As the transfer window closed at 11pm on Monday 1 September, there were the usual last minute deals as teams scrambled to get a last signing, hoping they will make an instant impact this season. There was still time for some surprises, and the headline came from Manchester United who managed to acquire Radmael Falcao on a year's loan deal from Monaco. This deal brought their spending to £149 million- a Premier League record, to go with the £59.7 million British record signing of Angel Di Maria a few days previously. On the same night, United also confirmed the signing of Daley Blind from Ajax for £13.8 million.

Following a disappointing season last year coupled with an underwhelming start to this campaign, it seems Louis Van Gaal has sent out a clear signal of his ambitions for this year. There were also significant moves out of Old Trafford on deadline day, most notably England's Danny Welbeck to Arsenal for £16 million and Tom Cleverley on loan to Villa. With the arrivals into the club, both players felt squeezed out and their opportunities limited. A move away from United could help rejuvenate their careers, as well as being good news for England. Other last minute transfer highlights included Negredo on loan to Valencia, Kranjcar rejoining Harry Redknapp at QPR along with Tottenham's Sandro, and Micah Richards heading out of Manchester City to Fiorentina.

The biggest beneficiary of the last minute haggling was Hull City, who brought in four players: Mohammed Diame, Gaston Ramirez, Hatem Ben Arfa and Gaston Ramirez for a club record £10 million pounds. The incoming players pleased Tigers captain Tom Huddlestone, who remarked on Twitter how there would now be greater competition for places.

Monday's business brought a frenetic end to the transfer window, one which proved to be a record breaker for the Premier League.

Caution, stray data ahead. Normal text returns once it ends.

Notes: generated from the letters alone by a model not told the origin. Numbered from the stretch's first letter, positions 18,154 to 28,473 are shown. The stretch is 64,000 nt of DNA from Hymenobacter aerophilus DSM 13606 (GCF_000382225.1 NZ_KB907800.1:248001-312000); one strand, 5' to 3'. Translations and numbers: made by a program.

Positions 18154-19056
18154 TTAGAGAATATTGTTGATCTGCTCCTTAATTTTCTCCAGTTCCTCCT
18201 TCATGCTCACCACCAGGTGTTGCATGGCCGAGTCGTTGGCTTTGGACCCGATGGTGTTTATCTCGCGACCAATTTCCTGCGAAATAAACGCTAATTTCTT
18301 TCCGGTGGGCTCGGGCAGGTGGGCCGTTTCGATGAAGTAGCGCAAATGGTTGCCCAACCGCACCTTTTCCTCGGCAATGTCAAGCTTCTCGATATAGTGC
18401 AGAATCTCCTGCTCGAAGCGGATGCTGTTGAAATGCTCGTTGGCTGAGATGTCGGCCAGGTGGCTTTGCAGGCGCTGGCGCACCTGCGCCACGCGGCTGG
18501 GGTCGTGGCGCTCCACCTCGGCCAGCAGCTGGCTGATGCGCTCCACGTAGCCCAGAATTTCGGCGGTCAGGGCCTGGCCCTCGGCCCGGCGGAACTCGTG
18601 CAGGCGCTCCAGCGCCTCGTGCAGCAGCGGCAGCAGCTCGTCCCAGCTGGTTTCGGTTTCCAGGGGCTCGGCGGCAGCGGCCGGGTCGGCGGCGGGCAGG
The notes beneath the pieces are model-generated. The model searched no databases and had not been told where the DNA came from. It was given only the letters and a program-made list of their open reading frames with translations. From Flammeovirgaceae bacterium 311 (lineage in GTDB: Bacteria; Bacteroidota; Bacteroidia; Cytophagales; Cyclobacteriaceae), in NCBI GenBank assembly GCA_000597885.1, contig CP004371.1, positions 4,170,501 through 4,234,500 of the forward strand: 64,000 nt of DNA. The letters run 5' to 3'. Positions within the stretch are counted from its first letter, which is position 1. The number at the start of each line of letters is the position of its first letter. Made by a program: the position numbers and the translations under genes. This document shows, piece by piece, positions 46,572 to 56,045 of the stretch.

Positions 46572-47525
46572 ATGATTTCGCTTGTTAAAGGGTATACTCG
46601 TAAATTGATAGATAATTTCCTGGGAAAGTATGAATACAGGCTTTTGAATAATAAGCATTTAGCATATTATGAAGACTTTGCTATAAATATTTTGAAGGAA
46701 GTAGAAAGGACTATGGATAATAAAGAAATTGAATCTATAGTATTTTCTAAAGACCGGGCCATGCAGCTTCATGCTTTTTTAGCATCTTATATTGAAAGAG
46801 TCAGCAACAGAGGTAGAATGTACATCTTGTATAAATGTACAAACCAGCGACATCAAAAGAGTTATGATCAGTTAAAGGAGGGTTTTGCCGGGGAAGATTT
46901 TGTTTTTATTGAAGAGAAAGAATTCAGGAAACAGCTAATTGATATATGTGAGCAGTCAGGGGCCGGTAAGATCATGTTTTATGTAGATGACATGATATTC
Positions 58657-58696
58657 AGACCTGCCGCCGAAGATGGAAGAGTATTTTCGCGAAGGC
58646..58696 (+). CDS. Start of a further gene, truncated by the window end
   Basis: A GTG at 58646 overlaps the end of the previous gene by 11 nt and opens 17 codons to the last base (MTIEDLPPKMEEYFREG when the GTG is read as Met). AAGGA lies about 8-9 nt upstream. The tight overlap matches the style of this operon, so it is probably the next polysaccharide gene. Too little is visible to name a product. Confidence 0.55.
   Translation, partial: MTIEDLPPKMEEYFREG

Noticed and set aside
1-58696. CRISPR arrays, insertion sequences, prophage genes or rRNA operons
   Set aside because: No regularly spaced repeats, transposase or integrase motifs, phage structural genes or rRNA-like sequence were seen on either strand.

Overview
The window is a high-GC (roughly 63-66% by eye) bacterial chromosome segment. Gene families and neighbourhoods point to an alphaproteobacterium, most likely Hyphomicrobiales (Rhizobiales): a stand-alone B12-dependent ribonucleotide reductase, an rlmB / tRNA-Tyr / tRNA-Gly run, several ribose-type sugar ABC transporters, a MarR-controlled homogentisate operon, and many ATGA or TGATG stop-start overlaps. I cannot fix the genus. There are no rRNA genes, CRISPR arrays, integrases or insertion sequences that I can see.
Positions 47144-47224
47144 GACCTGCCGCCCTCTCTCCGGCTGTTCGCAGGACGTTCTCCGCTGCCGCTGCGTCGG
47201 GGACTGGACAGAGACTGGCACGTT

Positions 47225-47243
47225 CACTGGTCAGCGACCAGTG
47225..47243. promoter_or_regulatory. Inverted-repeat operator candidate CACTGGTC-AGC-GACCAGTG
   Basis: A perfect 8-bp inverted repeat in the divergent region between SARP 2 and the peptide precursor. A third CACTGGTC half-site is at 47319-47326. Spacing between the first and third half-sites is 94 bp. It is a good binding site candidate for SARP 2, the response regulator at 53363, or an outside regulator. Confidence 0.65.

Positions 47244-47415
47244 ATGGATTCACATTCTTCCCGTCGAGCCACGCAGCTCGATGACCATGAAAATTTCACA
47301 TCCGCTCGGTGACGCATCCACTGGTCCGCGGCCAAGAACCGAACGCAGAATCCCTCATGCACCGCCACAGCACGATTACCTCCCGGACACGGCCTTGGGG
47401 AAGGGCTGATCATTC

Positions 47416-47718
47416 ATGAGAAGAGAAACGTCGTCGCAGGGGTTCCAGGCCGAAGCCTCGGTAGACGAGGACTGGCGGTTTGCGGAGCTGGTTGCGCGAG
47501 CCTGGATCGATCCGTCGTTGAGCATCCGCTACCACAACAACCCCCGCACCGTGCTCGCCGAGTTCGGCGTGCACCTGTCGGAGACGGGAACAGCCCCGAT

In total, £835 million was spent on players - an increase of £75 million on 2013/14 and records seemed to be tumbling everywhere. Alongside Di Maria and Manchester United's total spending, five other clubs (including Hull City) made their record signings.

The phenomenal spending dwarfed every other European league, with the next highest spenders being Spain with £425 million. If you consider transfer sales out of Premier League clubs, the biggest being Luis Suarez's move from Liverpool to Barcelona for £75 million which helped fuel Liverpool's £117 million spend, Manchester United were still the top buyers with a net spend of £122m. Wenger was unusually spendthrift and brought Arsenal into second place with a net outlay of £46m, followed by Liverpool (£36m), Everton (£33m), Manchester City (£32m) and West Ham (£31m). Despite Southampton dramatically selling over £90m of talent, they still managed to buy in nine players and ended with a healthy £31m profit.

Tottenham was the only other club in the black from transfers with a profit of £6m.

How were all of these transfers made possible? The simple answer is from the signing last year of a new television deal for the Premier League. Clubs are now benefitting from the Premier League entering a combined three year deal between Sky and BT Sport worth over £3bn. More money than ever is available for the clubs to spend. With an array of exciting talent such as Fabregas, Costa, Di Maria, Sanchez and Falcao now coming into the Premiership, it is hoped that their arrival will increase the playing capabilities of the current players.

However, it could be argued that an increased supply of money also inflates the price of home-grown players.

Clubs, not wanting to let go of their assets, hold out for the best price leaving buying clubs seeking players elsewhere from foreign clubs and thus preventing the opportunities for English players to play in the Premier League. £ 530m of the £835m went to foreign clubs, but that still left £305m spent on English players. With the money showing no signs of stopping, the litmus test will be whether there will be a tangible impact upon the performance of the England team. After such a dismal showing at this year's World Cup, perhaps regularly playing with or against some of the world's best players will improve the skills of current squad members. Clearly, England needs to deepen the strength of its squad and only then will we see if this record investment will be a good thing for the Premier League.